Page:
In every case there are two fictions, two sides, each trying to tell the better story, each trying to triumph. Law isn't about justice. It's about winning. The truth is elusive. As personal prejudices come into play, the truth sneaks further and further into the background, especially in cases involving race and sex. Pulitzer Prize winner, David Mamet's play RACE explores the various prejudices and positions in racial arguments. Refreshingly, Mamet does not take sides. Instead, he focuses on getting the audience to think and to speak for themselves.
RACE, playing at the American Conservatory Theatre through November 13, follows two lawyers, their assistant, and their client: Charles Strickland (played by Kevin O'Rourke), a rich white man charged with raping a black woman. The black Henry Brown (played by Chris Butler) and white Jack Lawson (played by Anthony Fusco) take on the case and begin to build an argument for Strickland's innocence, while Susan, their assistant (played by Susan Heyward), believes Strickland guilty from the start. As the supposed facts unfold, characters are forced to consider their own prejudices and to confront each other about them.
Rather than attempt to be politically correct, Mamet challenges the euphemisms of race and the lack of discussion on race in the modern world. He writes in a way that does not automatically brand the white man as racist, but that also does not claim complete innocence. The characters of RACE suggest that all people are guilty and that prejudice is unavoidable, even if people try to hush discussion with claims of living in a post-racism world. The white person fears offending the black person while the black person often hates white people and may assume automatic guilt in a case like that of Charles Strickland. Both people need to put aside automatic judgments and start talking.
Mamet writes, "Race, like sex, is a subject on which it is near impossible to tell the truth. In each, desire, self-interest, and self-image make the truth inconvenient to share not only with strangers, but with members of one's own group, and, indeed, with oneself."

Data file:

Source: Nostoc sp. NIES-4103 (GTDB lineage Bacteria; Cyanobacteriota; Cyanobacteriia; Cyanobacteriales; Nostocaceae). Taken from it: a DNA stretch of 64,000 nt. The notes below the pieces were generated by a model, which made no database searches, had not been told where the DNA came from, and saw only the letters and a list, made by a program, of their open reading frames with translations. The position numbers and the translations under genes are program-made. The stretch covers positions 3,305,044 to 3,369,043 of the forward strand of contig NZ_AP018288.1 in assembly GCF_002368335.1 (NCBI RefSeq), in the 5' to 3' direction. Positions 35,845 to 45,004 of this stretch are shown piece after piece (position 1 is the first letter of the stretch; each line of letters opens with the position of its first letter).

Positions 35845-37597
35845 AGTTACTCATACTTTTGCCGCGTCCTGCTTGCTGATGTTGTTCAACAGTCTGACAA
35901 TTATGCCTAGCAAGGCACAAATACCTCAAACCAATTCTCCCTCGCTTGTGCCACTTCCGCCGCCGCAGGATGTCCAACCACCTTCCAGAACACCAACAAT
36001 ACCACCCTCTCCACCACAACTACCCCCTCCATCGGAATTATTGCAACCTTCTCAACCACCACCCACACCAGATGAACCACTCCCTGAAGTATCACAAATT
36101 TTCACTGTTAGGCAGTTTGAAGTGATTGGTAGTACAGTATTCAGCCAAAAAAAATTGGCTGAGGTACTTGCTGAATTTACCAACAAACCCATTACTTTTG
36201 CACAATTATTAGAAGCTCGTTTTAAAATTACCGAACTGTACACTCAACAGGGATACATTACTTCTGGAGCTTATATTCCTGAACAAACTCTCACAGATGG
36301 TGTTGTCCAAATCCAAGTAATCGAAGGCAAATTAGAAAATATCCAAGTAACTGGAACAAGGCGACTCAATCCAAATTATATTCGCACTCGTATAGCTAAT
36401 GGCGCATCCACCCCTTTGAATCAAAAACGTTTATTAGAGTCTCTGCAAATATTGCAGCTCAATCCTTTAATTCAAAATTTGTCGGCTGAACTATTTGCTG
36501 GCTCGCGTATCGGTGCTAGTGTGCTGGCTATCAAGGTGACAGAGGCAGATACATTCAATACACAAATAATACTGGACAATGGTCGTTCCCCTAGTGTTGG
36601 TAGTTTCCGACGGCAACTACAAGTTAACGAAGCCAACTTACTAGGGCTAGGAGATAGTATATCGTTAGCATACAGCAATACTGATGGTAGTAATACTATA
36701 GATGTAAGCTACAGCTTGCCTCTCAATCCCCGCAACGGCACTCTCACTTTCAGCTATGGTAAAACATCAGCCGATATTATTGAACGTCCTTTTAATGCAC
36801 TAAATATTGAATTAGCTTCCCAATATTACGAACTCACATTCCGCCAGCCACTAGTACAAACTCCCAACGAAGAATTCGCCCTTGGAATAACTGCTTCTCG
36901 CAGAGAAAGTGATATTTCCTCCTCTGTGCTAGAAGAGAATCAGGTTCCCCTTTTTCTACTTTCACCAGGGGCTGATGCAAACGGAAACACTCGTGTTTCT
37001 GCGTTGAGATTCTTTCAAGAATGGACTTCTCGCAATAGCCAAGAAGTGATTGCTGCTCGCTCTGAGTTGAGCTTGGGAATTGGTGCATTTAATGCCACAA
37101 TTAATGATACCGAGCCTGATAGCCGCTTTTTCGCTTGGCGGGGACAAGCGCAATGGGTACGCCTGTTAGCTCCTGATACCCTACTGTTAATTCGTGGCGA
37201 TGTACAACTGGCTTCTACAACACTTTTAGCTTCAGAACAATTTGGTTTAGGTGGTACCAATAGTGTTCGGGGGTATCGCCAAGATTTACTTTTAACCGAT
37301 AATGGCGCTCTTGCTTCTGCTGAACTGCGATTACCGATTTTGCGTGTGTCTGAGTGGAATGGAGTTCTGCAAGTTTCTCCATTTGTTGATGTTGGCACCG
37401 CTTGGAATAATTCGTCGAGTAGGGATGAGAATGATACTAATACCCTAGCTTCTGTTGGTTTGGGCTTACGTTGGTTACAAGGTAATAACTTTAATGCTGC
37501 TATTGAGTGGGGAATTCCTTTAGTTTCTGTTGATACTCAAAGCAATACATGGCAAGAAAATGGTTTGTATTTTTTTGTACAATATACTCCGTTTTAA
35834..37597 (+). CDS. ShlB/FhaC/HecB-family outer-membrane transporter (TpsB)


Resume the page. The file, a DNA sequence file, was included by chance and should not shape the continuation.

Mamet ends his play rather abruptly and leaves the audience unsure of the concluding "truth." While somewhat irritating, this sudden ending leaves the audience to make decisions on their own, the author's intention in the first place.The law drama becomes less about solving or winning a case and more about revealing the evidence of the heart.
The audience must ask, Was it wrong for Jack to investigate Susan more than he might investigate other potential employees purely because she was black? After all, he knew that if he ever had to fire her, she could allege discrimination. And does she have other motives for questioning him? It would appear her own prejudices have influenced her words. When someone acts in a way that changes everything for the case, is that person's actions justified? The person seems to believe that the end justifies the means, but what if that person were wrong? Was prejudice ignorant of the facts? And despite the play's ending, was the client guilty?
Each character has a different prejudice, a different point of view on the case, and a different point of view on the other characters of the play. Who's right? What is right and what is wrong? It appears everyone is guilty in the case of prejudice, and only the audience can decide where the truth lies.
Director Irene Lewis, who has a history with plays written about and for African Americans, has done a wonderful job both utilizing the stage, set in the same law office for the entire play, and helping the actors delve deep into their characters. The four person cast does a superb job with the witty dialogue, much of which has been called "language pyrotechnics" (consider yourself warned - the language in the show is unnecessarily excessive and never ceases in vulgarity).
Chris Butler and Anthony Fusco stand out as lawyers Henry Brown and Jack Lawson, each of which has a strong personality that leads to hilarious remarks throughout the show. The cast plays off each other well, and the dialogue flows organically as each character passes the ball of prejudice and racism. As revelation builds on top of revelation, leading up to an unexpected ending, the actors and the script work together to make the audience think. Indeed, there is not a single moment in RACE that will not have the audience thinking, and the play is certain to leave a lasting impression on all who see it.
RACE by David Mamet
Directed by Irene Lewis
Now through November 13, 2011